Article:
All ebooks purchased from the Monsoon website, including all ebooks bundled free with paperback books, are DRM free and are stored in a reader’s ‘My Account’ area for unlimited download to any device anywhere in the world.
DRM (Digital Rights Management) is a kind of ebook access control and is used by publishers to try and prevent ebooks from being pirated, and in the case of some device retailers to lock readers into using a particular e-reader. However, DRM can make for a bad user experience and issues relating to piracy have meant ebook retailers in Asia and some other parts of the world are few on the ground. The fact is that even ebooks with traditional DRM can be pirated very easily. Some people will always take content for free, but instead of punishing the vast majority of honest readers with frustrating DRM issues we want to make reading ebooks easier. A pirate will always pirate something they want. We don’t want to make the same mistakes the music industry made, focusing on ‘protecting’ works,
rather than giving users more of what they want. Ebook publishers have been too focused on the fear side, demanding DRM, thereby locking people into one global platform, which people can’t get out of.
Joe Wikert’s excellent article in Publishers Weekly calling for publishers not to repeat the mistakes of the music industry is worth repeating:
I often blame Napster for the typical book publisher’s fear of piracy. Publishers saw what happened in the music industry and figured the only way they’d make their book content available digitally was to tightly wrap it with DRM. The irony of this is that some of the most highly pirated books were never released as ebooks. Thanks to the magic of high-speed scanner technology, any print book can easily be converted to an ebook and distributed illegally.
Some publishers don’t want to hear this, but the truth is that DRM can be hacked. It does not eliminate piracy. It not only fails as a piracy deterrent, but it also introduces restrictions that make ebooks less attractive than print books. We’ve all read a print book and passed it along to a friend. Good luck doing that with a DRM’d ebook! What publishers don’t seem to understand is that DRM implies a lack of trust. All customers are considered thieves and must be treated accordingly.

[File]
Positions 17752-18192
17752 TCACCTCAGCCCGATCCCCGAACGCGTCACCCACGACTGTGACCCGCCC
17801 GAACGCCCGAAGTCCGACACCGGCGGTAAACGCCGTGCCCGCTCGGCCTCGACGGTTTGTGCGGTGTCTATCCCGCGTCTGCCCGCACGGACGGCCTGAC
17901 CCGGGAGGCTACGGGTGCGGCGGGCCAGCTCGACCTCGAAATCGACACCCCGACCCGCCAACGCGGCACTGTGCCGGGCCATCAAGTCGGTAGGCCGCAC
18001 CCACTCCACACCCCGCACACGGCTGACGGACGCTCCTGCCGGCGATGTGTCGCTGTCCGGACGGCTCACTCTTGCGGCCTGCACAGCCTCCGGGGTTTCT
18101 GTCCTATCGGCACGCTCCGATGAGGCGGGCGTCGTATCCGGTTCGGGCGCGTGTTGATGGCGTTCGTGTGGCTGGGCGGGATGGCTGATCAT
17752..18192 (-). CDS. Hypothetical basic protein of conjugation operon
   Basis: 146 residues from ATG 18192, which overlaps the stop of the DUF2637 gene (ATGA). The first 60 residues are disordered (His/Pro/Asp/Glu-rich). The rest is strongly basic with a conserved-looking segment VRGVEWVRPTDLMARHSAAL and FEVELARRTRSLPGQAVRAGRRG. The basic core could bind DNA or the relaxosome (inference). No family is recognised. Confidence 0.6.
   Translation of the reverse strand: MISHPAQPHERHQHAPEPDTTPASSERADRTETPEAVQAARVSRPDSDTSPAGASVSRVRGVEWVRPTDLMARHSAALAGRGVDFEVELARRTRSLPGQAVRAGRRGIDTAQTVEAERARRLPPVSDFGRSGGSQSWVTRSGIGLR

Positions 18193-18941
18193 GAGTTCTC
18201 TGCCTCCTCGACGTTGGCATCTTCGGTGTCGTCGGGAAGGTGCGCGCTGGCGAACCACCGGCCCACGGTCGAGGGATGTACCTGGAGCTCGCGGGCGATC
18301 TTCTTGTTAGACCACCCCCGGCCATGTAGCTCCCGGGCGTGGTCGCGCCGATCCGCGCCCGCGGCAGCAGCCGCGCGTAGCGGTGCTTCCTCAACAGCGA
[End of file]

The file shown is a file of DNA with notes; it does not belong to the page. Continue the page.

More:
At Monsoon Books we have made the decision to follow other progressive independent imprints – Profile, Verso, Quercus, Tor (Macmillan), Atlantic, Crowood and Pottermore to name a few – and apply social DRM instead of strict DRM to our ebooks. When a reader buys a Monsoon ebook, their name and email and date of purchase appears inside the ebook, as an Ex Libris and in a Disclaimer page at the end of the ebook. The purchase transaction code is also watermarked into the ebook, invisible to readers but traceable by Monsoon. By using social DRM we want to enable readers to read their ebook on any or all of their e-reading devices. In accordance with our Terms & Conditions, readers can’t upload our ebooks to websites or file-sharing networks, but we want to enable them to share an ebook with a friend or family member as they would a paperback.
Authors want readers to have greater freedom with their books and as readers themselves know the frustrations associated with DRM. Initial consultations with our authors has revealed that not only are they very keen to use social DRM they are asking why publishers haven’t done this years ago. They are of course right. Also, both Monsoon and our authors are keen to make ebooks available in Southeast Asia, a territory where our works are set but where ebooks are currently very difficult to come by.